Statement by Ambassador Byrne Nason at the UNSC on Yemen
Statement23 August 2021
Thank you Mr. President. I would also like to thank our briefers.
I want to welcome Martin Griffiths to the chamber; it’s good to see him in his new role. And always very happy to see Henrietta Fore amongst us. I’d also like to welcome the appointment earlier this month, Mr. President, of Hans Grundberg as the new Special Envoy for Yemen. We look forward to working with him as he takes forward the crucial work of seeking solutions to this devastating crisis, building of course on your own tireless and valiant efforts, Martin.
Regrettably, as we have heard from other speakers, the summer months in Yemen have seen a further deterioration of the political, security, human rights and humanitarian situation, with devastating consequences for the ordinary people, for the civilian population in Yemen.
Ireland reiterates our firm conviction that there can be no military solution to this conflict. A nationwide ceasefire is urgently needed, to open the way for inclusive negotiations on the badly needed political way forward. Such processes require the full, equal and meaningful participation of women.
Ireland also calls for the full and urgent implementation of the Riyadh Agreement, and for all parties to set differences aside, and finally, to act in the interests of the Yemeni people themselves. We reiterate our strong support to the unity Government of Yemen and call on all sides to resume dialogue with the aim of the safe return of the Government to Aden.
The continued absence of any women in the cabinet remains seriously regrettable to us. We hope that this issue will be addressed in the very near future. The voice of Yemeni women in finding a pathway to peace is critical. We will return to this point, Mr. President, again and again until it is done.
I repeat Ireland’s call for all parties to comply with their obligations under international humanitarian and human rights law, and for accountability for crimes committed against the Yemeni people, critical for any lasting peace.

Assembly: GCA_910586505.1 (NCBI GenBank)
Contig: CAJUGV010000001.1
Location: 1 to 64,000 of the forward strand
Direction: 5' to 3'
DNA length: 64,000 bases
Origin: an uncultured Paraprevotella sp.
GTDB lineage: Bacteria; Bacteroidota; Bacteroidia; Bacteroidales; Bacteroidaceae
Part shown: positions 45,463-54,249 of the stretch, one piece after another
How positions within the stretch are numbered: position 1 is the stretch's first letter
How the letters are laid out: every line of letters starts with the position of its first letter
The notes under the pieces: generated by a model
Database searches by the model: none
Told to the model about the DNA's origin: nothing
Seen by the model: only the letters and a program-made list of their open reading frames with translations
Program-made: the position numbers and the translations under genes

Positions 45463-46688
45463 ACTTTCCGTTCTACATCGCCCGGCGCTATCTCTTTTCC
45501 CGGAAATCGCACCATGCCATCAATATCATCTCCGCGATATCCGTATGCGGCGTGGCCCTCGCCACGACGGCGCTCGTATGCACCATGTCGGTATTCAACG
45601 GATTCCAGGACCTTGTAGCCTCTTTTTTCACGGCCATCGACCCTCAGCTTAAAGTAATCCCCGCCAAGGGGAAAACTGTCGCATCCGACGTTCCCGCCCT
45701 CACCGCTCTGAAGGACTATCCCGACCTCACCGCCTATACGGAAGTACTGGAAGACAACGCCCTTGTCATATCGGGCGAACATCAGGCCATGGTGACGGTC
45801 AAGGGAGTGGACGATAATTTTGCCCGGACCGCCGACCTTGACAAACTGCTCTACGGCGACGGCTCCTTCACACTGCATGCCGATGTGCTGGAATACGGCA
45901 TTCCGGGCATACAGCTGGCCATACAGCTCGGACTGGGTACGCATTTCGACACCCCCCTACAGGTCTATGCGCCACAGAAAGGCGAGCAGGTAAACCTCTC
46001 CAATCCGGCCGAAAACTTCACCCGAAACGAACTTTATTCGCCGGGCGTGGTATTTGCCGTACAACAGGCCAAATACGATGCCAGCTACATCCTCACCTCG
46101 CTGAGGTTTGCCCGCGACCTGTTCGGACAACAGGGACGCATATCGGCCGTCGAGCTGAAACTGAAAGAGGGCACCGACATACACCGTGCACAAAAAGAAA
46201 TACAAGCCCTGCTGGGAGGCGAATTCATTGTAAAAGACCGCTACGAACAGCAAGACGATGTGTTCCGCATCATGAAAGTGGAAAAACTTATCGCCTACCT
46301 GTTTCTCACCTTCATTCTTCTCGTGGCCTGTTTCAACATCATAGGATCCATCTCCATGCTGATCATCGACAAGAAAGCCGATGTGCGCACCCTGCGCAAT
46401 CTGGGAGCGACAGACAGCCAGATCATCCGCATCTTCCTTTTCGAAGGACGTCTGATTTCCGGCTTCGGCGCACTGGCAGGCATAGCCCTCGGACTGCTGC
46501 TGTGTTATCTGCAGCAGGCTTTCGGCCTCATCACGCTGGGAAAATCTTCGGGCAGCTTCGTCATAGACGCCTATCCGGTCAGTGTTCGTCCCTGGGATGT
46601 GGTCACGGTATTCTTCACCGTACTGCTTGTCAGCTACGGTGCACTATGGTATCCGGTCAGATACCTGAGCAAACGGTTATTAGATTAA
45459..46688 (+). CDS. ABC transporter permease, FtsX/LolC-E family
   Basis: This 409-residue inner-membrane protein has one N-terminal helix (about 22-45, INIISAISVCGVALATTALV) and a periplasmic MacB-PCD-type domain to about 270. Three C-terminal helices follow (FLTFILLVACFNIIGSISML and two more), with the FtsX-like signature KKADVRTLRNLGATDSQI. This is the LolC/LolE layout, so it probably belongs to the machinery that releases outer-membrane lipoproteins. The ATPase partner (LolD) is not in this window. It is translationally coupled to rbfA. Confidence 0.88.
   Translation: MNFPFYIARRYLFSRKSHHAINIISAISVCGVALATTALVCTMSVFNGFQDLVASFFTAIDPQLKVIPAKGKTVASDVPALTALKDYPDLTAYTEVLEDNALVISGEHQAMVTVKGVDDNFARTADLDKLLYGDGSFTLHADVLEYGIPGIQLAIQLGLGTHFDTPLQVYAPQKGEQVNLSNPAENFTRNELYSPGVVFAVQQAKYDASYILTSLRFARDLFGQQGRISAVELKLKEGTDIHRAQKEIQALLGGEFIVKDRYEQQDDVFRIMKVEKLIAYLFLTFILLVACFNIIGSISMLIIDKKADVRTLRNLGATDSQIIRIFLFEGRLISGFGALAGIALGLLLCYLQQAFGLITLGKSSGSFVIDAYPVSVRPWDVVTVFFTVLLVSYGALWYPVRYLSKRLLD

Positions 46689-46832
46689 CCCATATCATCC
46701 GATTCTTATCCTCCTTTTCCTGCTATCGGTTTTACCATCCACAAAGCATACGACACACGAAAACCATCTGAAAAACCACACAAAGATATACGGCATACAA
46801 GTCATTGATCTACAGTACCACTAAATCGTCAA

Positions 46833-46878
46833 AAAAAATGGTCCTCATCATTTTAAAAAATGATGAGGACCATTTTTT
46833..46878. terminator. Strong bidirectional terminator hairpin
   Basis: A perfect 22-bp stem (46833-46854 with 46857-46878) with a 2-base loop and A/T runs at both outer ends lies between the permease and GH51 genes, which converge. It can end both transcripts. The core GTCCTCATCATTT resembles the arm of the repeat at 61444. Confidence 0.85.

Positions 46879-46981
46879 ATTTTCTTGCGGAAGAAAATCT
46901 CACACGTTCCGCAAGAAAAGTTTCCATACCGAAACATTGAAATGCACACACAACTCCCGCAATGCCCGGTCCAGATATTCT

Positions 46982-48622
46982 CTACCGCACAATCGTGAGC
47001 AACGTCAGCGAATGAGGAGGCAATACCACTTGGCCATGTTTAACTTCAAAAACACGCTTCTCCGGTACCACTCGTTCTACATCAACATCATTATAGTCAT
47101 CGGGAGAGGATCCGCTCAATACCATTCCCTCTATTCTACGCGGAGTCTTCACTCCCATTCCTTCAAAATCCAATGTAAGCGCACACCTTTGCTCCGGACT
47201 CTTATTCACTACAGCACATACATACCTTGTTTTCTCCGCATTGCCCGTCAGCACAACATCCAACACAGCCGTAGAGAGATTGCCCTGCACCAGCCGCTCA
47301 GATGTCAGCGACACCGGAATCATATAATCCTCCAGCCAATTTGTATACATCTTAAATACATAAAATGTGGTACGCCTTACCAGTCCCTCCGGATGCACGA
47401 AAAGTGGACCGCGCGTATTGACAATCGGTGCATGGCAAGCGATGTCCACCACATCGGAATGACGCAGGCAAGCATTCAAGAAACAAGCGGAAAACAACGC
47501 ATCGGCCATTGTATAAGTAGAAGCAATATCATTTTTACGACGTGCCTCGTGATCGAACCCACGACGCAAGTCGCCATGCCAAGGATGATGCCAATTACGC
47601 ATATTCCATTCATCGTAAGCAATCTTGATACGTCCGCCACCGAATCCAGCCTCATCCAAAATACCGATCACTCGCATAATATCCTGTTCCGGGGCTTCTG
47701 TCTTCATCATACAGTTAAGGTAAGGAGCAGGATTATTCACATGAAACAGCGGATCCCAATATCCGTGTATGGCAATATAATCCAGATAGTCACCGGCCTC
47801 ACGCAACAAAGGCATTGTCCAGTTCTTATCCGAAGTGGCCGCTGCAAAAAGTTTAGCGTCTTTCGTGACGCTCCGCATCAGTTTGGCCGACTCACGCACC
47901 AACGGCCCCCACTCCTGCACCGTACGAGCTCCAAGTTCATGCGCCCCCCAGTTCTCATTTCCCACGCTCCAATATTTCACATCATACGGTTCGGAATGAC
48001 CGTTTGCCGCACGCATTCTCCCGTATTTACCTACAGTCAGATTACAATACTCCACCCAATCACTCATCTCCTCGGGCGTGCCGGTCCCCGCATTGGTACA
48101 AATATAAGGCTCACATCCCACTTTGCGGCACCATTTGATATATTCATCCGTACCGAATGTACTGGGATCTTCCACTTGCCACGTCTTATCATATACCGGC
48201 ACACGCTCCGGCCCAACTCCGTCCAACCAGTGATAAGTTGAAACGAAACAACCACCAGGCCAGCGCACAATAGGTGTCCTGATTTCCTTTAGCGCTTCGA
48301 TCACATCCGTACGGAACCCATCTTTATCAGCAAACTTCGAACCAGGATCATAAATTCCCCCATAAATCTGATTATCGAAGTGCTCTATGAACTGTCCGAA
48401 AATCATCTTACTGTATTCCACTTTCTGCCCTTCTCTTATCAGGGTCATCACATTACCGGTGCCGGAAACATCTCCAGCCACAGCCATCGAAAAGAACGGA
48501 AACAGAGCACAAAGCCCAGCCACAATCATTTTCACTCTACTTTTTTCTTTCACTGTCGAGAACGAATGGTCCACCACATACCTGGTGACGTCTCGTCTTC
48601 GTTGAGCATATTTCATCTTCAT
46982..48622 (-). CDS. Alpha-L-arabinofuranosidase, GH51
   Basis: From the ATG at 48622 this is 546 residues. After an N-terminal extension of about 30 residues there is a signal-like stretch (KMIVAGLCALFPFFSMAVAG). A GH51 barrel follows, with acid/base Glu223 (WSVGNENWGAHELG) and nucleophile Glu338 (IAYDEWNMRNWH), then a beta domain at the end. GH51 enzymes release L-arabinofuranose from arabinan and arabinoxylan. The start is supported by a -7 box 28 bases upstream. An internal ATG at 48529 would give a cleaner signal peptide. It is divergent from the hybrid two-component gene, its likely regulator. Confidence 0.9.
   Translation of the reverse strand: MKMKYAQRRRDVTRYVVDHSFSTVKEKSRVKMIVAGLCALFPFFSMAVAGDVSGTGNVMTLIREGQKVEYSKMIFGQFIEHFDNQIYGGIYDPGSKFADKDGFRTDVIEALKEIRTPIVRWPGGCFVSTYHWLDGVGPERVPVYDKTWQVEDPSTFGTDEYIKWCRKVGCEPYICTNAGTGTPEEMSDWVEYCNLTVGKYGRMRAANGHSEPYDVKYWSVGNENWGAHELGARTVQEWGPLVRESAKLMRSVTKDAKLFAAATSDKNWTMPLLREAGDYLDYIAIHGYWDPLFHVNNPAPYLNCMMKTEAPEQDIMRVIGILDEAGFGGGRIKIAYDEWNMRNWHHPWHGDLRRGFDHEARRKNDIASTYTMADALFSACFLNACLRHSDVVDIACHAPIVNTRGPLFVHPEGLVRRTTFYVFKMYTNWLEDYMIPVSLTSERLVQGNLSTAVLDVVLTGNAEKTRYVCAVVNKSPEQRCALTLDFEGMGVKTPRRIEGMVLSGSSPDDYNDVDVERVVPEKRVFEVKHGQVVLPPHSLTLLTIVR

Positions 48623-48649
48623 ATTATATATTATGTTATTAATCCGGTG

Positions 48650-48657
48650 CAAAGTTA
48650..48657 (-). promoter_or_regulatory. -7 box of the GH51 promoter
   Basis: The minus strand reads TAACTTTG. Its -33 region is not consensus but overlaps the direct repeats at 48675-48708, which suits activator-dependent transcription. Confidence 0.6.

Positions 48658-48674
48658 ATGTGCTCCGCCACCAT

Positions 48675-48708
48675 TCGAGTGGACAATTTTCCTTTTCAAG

The briefing we have just heard from Henrietta Fore, taken together with recent reports, lays bare the devastating combined impact of war and poverty on the innocent children of Yemen.
I will not repeat the horrifying facts and figures. They are staggering and all too familiar by now.
They make clear that Yemeni children - and Yemeni girls in particular - remain the primary victims of this horrific crisis.
As we approach the International Day to Protect Education from Attack, we are reminded that every child should have a desk - a desk where they can learn in safety and security and begin to build a brighter future for themselves, their families, and for their country. We know that when girls have access to education, they are empowered and equipped to participate fully in political and social life in later years, and to break devastating cycles of violence, conflict and poverty.
It is shameful therefore that more than 2 million Yemeni children are currently out of school, and that a harrowing 70% of Yemeni girls are married while still children. That is an automatic denial of access to education for those 70% of Yemeni girls. And schools in Yemen continue to be attacked and used for military purposes.
Ireland fully supports the critical work of UNICEF in addressing these vitally important issues, including in providing access to education and in supporting teachers and school staff whose salaries have gone unpaid for many years.
Ireland remains deeply concerned about the humanitarian consequences of the protracted conflict in Yemen, further compounded by the continuing violence across the country and the serious economic pressures that Yemenis currently face.
We have heard from USG Martin Griffiths again today that the humanitarian and economic crises in Yemen are conflict-driven. The lack of fuel entering Hodeidah port both directly and indirectly affects the ability of millions of Yemenis to access food. Rising fuel prices mean rising food prices. The only food on shelves in Yemen today is food which few can afford.
And let’s not forget that the effects of famine – horrific as they are – are not only immediate. The effects are intergenerational. The effects of stunting and education lost will undermine the ability of Yemenis to rebuild their country once this brutal conflict finally ends. In other words, Yemen’s future is marked for decades ahead by famine.
We call for the lifting of restrictions of imports into Hodeidah port, for the payment of civil servant salaries and for critical humanitarian access to all those in need to be preserved and strengthened.
Thank you Mr. President.